START, an acronym for Systemic, Therapeutic, Assessment, Respite and Treatment, is a systems linkage approach to support individuals with co-occurring ID/DD and MH needs and their families in the community. This workshop will present case examples, research outcomes and implementation strategies developed in 12 states over the last twenty years.


Communities of Practice in Autism: A Creative Way of Working!
Cori Hill, M.Ed., VA Early Intervention Training Specialist, Partnership for People with Disabilities, UCEDD/LEND
Belinda Hooper, Ed.S., Virginia Commonwealth University
Maureen Conroy, Ph.D., Virginia Commonwealth University

Are you supporting young children with Autism Spectrum Disorders (ASD)? Do colleagues share your commitment? Develop a Community of Practice in Autism (CoPA) to create and share knowledge! Explore Virginia?s response to challenges and opportunities for change in serving children with ASD as they share strategies for developing and sustaining CoPAs.


Violence Against Women with Disabilities: Promoting Safety and Responsiveness
Rosemary Hughes, PhD, , University of Montana Rural Institute, UCEDD
Emily Lund, The University of Montana Rural Institute
Missoula, MT
Alison Pepper, PhD, The University of Montana Rural Institute
Missoula, MT
Joanna Legerski, MA, The University of Montana Rural Institute
Missoula, MT
Joy Gabrielli, BA, The University of Montana Rural Institute
Missoula, MT
Susan Robinson-Whelen, PhD, The University of Montana Rural Institute
Missoula, MT
Ronda Jenson, PhD, Institute for Human Development
Kansas City, MO
Sarah McCoy-Harms, Metropolitan Organization to Counter Sexual Assault
Kansas City, MO
Lisa Fleming, Rose Brooks Domestic Violence Center
Kansas City, MO

-Describe the development and pilot-testing of ?ASAP for Women,? a safety and awareness program designed specifically for women with disabilities. Pilot-testing revealed improvements in variables shown to protect against violence. Implications for a larger study are discussed. Partners in the Kansas City Collaborative to End Violence Against Women with Disabilities will share experiences and strategies in developing a collaborative response to women with disabilities who are victims of violence, as well as strategies to create systems change.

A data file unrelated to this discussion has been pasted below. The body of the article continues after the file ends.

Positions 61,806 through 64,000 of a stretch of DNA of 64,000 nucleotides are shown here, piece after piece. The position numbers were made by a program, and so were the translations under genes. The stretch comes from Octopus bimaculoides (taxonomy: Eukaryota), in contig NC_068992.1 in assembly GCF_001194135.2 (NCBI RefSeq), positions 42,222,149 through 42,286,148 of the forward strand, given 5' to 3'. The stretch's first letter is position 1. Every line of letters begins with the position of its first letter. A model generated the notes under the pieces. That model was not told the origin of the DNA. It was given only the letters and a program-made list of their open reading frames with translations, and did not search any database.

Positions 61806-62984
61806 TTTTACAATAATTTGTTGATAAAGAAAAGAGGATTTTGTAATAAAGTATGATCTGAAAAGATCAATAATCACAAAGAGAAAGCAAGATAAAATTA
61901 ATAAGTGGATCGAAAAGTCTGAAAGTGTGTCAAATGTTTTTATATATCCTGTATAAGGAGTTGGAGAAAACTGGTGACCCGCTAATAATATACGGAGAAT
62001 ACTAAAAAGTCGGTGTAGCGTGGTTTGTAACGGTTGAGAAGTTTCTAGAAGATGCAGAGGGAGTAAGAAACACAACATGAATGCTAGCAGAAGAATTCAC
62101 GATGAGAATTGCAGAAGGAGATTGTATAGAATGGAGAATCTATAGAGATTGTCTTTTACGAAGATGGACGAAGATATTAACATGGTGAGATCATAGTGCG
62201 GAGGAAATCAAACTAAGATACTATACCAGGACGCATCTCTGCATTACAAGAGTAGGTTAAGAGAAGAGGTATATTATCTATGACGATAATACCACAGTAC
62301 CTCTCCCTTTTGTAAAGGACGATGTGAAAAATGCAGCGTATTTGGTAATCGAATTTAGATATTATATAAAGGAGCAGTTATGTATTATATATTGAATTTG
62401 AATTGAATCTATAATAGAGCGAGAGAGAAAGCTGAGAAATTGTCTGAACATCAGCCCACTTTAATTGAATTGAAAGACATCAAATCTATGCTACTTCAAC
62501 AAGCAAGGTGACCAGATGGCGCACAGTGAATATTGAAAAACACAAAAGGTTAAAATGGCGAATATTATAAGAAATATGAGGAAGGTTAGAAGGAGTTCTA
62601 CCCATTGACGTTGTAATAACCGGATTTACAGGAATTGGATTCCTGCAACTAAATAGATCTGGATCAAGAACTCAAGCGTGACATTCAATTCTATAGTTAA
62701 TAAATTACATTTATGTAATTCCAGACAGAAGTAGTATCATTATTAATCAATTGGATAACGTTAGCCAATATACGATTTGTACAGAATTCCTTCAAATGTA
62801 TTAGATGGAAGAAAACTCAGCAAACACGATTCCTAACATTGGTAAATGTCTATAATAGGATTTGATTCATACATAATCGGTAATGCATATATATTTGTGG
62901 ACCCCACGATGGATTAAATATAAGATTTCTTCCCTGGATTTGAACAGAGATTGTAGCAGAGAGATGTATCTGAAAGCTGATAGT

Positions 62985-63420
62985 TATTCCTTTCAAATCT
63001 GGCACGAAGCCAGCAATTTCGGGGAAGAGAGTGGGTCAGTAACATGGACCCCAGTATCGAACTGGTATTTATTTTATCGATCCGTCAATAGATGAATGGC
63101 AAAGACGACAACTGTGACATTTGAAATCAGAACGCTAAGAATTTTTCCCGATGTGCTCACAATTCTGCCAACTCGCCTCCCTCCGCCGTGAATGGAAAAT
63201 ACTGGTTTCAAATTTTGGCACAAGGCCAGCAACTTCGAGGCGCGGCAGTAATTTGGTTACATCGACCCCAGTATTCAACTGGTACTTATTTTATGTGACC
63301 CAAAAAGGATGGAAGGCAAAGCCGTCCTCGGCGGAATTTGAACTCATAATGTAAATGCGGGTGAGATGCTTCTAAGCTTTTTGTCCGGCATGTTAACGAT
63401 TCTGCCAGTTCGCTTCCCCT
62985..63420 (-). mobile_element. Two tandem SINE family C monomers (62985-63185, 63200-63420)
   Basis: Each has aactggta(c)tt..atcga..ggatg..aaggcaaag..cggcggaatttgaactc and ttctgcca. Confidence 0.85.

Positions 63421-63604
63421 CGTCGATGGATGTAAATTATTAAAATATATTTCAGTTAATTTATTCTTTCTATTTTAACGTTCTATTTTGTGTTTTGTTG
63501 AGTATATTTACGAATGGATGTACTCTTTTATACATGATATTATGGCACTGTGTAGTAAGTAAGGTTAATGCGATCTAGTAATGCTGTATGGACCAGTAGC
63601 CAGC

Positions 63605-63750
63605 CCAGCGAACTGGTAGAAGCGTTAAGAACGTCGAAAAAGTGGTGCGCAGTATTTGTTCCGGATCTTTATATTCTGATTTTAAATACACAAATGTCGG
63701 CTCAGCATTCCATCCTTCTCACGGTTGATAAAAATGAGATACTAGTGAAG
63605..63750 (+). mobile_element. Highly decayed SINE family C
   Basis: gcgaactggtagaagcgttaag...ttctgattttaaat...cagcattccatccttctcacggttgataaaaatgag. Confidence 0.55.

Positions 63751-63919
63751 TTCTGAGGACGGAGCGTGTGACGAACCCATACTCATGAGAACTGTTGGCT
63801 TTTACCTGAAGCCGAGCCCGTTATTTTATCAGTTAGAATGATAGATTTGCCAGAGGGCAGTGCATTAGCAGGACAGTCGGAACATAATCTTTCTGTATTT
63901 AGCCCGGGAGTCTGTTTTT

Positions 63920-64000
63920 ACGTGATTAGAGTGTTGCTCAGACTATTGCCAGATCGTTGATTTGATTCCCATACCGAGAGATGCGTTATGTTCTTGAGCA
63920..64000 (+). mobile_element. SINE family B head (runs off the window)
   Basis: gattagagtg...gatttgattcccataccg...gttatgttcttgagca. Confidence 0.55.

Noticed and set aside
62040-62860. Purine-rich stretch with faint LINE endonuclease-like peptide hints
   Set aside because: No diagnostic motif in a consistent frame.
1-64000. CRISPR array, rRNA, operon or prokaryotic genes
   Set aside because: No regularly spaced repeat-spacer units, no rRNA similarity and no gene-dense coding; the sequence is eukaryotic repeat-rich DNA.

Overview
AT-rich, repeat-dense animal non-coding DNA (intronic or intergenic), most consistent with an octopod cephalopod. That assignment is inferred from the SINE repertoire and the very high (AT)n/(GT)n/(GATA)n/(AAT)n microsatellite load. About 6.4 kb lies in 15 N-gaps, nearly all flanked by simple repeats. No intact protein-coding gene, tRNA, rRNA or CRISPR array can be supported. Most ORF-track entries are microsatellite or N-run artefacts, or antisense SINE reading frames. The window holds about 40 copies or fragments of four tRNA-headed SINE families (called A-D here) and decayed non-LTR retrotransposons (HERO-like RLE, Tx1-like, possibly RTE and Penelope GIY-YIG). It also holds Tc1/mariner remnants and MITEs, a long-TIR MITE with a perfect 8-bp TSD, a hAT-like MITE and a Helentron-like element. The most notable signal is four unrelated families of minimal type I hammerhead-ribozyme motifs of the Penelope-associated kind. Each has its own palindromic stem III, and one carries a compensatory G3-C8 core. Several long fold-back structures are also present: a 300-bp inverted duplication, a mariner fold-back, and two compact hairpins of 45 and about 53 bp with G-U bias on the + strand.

Key Transitions for Siblings of People with Disabilities Across the Lifespan: A Report From Two studies
John Kramer, PhD, , Institute for Community Inclusion
Ann Kaiser, PhD, Vanderbilt Kennedy Center for Excellence in Developmental Disabilities
Nashville, TN
Mehgan Burke, MA, Vanderbilt Kennedy Center for Excellence in Developmental Disabilities
Nashville, TN

The presenters in this session will report on findings from two studies on key transition points for siblings and people with disabilities. The first presentation will report findings from a mixed methods descriptive study of 78 young adult siblings (ages 18-30) of individuals with developmental disabilities in Tennessee. Physical proximity, the absence of behavior problems and birth order were associated with sibling closeness and future care plans. The second study will report findings on the perspectives of siblings (aged 31-59) about their relationships and describing what factors influence a supported sibling relationship. Factors influencing the supported sibling relationship include (a) age and life course contexts, (b) gender, and (c) policies and services that enhance social capital. Implications for future sibling research, Disability Studies, services, and policy will be discussed.

Read and download presentation materials >